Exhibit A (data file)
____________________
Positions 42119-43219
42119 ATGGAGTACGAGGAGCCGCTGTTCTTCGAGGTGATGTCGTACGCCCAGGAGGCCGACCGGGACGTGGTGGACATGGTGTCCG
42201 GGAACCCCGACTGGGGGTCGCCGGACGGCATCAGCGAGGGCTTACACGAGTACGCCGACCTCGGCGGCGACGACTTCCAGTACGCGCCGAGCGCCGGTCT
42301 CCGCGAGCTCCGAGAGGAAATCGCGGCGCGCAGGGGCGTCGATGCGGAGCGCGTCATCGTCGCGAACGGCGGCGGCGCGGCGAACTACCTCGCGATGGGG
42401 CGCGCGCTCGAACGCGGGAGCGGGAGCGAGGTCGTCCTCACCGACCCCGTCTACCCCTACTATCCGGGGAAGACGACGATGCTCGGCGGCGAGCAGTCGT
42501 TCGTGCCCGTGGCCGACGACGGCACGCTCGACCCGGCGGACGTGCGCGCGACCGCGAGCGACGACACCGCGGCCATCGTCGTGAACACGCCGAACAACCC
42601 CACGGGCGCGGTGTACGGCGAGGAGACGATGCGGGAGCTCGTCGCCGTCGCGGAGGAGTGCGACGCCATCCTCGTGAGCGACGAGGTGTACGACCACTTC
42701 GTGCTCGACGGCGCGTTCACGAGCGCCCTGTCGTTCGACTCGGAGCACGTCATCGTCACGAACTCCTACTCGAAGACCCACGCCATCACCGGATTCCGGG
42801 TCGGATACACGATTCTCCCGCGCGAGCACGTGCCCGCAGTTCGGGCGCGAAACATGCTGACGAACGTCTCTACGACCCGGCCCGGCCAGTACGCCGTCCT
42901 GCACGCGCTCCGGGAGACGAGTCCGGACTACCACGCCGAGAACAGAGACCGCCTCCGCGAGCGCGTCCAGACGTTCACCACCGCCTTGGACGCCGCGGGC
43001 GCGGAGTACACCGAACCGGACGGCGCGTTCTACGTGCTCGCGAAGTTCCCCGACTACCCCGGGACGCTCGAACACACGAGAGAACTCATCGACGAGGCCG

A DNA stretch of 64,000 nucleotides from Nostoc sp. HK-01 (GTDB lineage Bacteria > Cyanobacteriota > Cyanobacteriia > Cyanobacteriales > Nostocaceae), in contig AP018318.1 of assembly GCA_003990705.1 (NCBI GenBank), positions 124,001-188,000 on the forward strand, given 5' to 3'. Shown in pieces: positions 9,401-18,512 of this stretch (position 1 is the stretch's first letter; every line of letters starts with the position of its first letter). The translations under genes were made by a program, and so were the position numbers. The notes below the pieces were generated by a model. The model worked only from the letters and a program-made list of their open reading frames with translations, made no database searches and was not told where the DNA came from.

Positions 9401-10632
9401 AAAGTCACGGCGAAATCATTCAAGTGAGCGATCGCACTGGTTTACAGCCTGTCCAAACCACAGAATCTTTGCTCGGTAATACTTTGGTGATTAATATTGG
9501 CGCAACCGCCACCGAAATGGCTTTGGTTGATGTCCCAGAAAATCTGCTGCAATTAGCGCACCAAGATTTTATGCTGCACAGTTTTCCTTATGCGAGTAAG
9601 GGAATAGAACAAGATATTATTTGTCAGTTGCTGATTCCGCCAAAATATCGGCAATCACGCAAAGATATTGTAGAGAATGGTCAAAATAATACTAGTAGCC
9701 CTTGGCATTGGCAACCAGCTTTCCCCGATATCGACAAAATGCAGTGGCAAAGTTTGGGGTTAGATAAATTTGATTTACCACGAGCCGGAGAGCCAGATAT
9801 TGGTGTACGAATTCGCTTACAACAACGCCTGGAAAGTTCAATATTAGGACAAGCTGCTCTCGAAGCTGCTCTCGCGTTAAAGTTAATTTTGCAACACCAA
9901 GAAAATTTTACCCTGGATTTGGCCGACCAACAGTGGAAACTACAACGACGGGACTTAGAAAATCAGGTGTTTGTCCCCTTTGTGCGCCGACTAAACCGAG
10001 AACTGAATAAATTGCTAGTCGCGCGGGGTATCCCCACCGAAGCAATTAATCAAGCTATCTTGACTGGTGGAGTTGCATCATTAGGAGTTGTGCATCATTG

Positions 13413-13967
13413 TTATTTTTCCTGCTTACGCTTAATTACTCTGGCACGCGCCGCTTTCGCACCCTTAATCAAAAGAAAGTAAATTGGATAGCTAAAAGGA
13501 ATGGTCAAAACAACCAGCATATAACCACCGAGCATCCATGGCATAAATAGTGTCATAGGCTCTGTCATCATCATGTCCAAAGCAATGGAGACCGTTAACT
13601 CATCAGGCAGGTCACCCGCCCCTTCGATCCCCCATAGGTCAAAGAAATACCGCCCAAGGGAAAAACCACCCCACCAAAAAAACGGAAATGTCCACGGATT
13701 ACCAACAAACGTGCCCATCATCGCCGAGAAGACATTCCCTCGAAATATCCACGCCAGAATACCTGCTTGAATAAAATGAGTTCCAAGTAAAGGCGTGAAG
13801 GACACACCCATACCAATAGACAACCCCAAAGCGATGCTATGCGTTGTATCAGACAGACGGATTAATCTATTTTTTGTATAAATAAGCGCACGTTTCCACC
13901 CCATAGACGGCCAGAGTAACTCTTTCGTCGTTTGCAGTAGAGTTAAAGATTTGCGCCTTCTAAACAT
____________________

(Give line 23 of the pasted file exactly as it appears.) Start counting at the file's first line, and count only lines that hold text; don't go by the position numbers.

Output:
13501 ATGGTCAAAACAACCAGCATATAACCACCGAGCATCCATGGCATAAATAGTGTCATAGGCTCTGTCATCATCATGTCCAAAGCAATGGAGACCGTTAACT